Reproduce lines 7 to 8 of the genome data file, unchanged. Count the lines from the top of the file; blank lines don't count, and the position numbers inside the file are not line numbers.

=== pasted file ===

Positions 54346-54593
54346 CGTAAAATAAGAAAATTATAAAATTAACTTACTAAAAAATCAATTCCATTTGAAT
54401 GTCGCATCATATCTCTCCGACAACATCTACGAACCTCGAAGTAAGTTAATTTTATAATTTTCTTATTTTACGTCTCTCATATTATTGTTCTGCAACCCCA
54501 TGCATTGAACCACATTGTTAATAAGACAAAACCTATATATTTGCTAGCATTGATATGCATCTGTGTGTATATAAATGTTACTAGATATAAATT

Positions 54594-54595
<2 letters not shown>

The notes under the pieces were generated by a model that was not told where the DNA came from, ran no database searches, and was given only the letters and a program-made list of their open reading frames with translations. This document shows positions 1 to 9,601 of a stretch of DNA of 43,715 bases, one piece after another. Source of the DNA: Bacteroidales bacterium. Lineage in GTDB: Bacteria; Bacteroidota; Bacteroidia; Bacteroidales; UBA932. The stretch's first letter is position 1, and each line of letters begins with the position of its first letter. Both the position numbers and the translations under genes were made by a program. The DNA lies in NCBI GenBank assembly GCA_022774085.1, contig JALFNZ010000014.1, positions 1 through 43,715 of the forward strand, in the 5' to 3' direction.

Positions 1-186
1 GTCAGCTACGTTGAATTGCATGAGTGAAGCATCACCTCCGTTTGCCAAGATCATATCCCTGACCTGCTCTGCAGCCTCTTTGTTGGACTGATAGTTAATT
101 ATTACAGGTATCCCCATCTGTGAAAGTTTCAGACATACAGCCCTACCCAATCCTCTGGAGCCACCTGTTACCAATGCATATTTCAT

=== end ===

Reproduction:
The notes under the pieces were generated by a model that was not told where the DNA came from, ran no database searches, and was given only the letters and a program-made list of their open reading frames with translations. This document shows positions 1 to 9,601 of a stretch of DNA of 43,715 bases, one piece after another. Source of the DNA: Bacteroidales bacterium. Lineage in GTDB: Bacteria; Bacteroidota; Bacteroidia; Bacteroidales; UBA932. The stretch's first letter is position 1, and each line of letters begins with the position of its first letter. Both the position numbers and the translations under genes were made by a program. The DNA lies in NCBI GenBank assembly GCA_022774085.1, contig JALFNZ010000014.1, positions 1 through 43,715 of the forward strand, in the 5' to 3' direction.

Positions 1-186